I could hear the early morning birds churning melodies from giant trees as we made our way, single-file, down the muddy footpath deep into the equatorial rainforest of Lokolama in DR Congo. We could see, but not feel, the warmth of the sun, shaded under the thick canopy of trees; an ideal environment for mosquitoes and other forest insects to torture us for their breakfast.

I wanted to witness, firsthand the scientific discovery of the largest tropical peatlands. Protecting the Congo Basin forest and standing with local and indigenous people is paramount to our identity as environmentalists at Greenpeace Africa. Tragically, this iconic forest is disappearing at an alarming rate, because of the activities of industrial logging and agriculture. The effects on the environment and on local and indigenous people are nothing short of ruinous.

The term ‘indigenous peoples’ is generally used to refer to nomadic hunter-gatherers, including the Batwa in the Great Lakes Region, the Mbendjele – Aka in northern Congo and southern CAR, and the Baka in south-eastern Cameroon, north-eastern Congo and north-western Gabon. Europeans in the 1800s started referring to these people as “pygmies,” a denigrating term that has proven to be difficult to shake.

In Cameroon, indigenous communities are recognized as the first inhabitants of the forest areas and are divided into three large ethnic groups: the Baka, Bagyeli and Bedzang people. The Baka, the most numerous, are located in the South and East Regions of the country and they rely on their immediate environment – the forest – for their livelihood. Just like their counterparts in DR Congo who are under attack from industrial loggers, the indigenous people in Cameroon are under attack from industrial agriculturalist.

To be confronted with the pain of these peoples’ collective experience at the hands of big industries is crippling. They are displaced without adequate compensation and their cultural heritage that depends heavily on the forest might soon become little more than history. These local and indigenous communities often do not have the right to Free Prior and Informed Consent and adequate compensation before their forest is exploited. Industrial exploitation often limits their water catchment sources and threatens their food channels and limits access to medical herbs for the people.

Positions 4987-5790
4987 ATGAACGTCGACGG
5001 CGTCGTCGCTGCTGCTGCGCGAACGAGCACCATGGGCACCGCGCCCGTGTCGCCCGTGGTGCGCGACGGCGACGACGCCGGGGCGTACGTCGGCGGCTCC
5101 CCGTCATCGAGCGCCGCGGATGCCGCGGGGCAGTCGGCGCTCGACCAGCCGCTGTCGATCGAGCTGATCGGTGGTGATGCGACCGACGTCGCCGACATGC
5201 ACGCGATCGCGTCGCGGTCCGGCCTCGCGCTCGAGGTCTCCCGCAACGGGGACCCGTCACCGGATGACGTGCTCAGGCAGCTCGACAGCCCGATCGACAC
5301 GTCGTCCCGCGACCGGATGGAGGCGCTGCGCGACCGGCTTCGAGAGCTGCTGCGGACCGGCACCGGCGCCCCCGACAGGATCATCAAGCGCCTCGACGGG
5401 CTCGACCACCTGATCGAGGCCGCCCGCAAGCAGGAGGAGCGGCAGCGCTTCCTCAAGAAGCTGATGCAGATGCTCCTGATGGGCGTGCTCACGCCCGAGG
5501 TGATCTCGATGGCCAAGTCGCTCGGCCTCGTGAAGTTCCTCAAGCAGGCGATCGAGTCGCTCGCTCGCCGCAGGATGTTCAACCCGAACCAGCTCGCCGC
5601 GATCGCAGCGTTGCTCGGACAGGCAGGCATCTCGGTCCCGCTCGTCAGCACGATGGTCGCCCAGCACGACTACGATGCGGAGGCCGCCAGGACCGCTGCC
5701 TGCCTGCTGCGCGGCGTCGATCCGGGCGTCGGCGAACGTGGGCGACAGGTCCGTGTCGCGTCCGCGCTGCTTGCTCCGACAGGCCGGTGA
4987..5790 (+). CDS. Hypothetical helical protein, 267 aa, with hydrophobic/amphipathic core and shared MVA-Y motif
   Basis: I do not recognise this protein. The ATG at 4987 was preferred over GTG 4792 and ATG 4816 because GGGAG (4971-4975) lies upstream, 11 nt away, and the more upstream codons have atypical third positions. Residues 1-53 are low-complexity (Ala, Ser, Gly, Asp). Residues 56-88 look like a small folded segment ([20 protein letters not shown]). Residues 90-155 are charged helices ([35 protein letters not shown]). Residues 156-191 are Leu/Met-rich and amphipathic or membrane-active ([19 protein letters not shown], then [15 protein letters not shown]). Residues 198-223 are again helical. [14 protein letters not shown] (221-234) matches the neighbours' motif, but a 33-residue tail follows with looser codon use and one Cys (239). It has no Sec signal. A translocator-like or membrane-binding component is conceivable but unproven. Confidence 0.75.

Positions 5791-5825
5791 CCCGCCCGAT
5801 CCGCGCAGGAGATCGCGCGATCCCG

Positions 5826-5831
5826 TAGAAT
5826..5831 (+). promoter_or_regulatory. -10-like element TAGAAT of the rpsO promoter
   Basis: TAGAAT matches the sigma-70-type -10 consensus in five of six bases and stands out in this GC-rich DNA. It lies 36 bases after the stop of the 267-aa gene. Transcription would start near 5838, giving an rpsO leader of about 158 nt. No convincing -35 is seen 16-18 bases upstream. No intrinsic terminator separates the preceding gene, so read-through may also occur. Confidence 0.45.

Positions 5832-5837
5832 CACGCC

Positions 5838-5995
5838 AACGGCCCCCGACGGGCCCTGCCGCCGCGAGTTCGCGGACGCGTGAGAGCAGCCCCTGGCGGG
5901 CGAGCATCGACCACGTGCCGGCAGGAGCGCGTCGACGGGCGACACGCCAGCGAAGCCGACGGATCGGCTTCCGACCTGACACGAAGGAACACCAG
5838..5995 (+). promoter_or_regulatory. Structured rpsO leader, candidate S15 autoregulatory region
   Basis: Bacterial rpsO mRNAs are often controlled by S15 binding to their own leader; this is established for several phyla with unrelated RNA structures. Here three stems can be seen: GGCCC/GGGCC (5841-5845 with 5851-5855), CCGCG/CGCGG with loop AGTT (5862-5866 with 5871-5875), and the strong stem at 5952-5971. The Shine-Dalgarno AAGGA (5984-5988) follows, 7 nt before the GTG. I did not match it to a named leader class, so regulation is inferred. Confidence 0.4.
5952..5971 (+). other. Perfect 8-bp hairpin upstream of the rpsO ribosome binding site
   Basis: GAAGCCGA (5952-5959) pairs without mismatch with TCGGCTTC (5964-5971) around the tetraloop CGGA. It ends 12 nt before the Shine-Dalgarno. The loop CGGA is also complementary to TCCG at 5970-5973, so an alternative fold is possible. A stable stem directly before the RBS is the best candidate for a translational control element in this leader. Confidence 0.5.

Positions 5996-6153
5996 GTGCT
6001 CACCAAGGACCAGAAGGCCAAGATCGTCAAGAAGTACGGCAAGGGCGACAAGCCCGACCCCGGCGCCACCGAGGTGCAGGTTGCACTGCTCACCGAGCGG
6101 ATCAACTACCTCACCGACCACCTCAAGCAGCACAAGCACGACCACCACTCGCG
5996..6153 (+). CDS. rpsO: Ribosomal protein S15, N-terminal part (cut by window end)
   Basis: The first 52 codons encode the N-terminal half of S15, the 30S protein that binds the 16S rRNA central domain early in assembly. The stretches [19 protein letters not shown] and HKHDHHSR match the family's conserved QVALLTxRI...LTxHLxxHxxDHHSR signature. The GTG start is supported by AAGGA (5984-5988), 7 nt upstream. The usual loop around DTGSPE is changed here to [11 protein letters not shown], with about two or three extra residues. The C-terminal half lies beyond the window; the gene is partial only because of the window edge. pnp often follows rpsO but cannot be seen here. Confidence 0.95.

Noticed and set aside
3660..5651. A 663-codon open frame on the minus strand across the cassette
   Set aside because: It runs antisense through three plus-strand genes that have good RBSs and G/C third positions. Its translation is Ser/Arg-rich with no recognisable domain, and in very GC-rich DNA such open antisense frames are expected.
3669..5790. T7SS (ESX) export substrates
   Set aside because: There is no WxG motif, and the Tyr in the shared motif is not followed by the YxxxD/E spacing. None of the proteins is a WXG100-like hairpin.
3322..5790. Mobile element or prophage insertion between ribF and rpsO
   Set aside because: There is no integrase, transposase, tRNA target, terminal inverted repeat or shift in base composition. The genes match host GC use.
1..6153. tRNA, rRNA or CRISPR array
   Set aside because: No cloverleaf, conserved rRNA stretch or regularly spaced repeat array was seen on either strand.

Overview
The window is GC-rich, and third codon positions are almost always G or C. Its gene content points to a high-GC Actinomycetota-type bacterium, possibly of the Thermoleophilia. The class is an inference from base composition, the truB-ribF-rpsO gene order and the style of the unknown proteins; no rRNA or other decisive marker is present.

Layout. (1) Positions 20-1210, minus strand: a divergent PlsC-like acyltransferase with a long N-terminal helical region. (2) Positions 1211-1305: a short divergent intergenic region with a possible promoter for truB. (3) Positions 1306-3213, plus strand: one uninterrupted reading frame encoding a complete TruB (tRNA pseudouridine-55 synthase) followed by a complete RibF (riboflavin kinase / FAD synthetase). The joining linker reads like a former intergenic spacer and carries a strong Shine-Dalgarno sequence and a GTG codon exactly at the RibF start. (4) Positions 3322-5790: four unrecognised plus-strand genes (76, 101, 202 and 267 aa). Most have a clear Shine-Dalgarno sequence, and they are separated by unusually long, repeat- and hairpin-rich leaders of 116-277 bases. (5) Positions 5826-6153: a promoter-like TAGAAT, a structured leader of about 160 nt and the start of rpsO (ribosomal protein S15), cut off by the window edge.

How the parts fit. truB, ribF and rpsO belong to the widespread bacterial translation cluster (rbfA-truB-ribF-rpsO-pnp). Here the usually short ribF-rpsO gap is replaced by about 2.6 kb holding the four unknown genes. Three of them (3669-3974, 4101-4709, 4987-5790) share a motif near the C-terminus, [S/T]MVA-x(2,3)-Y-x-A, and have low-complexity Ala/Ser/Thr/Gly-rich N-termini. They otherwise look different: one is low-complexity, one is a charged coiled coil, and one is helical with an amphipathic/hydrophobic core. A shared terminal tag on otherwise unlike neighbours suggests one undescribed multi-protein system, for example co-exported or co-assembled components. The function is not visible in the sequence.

Some light breaks through the canopy above us on the footpath; and the light is more than literal, too. Indigenous people are standing up for their rights in the DRC and Cameroon. In the latter, Greenpeace Africa joins the indigenous people of Lokolama to celebrate the regional government approval of a community forestry concession in the region. This gives the people the right to sustainably manage and protect their forest resources.

In Mintom, Cameroon, the just-ended Baka cultural festival has given environmentalists an opportunity to pause and take stock. We have forced Sudcam and Halcyon Agri to implement a temporary stop to deforestation in the South of Cameroon. Public pressure from Greenpeace Africa also pushed the Norwegian Pension Fund to divest from Halcyon Agri; an immense environmental victory. Halcyon Agri and Sudcam have also been pressured to set up a Sustainability Council to address the many problems affecting communities in South Cameroon.

Our forest is not an exploitation opportunity, and the battle against the foreign multinationals who believe it is will be long-fought. We shall continue to hold our posts as environmental protectors and defenders of people, embodiments of Africa’s cultural diversity, who live closer to nature.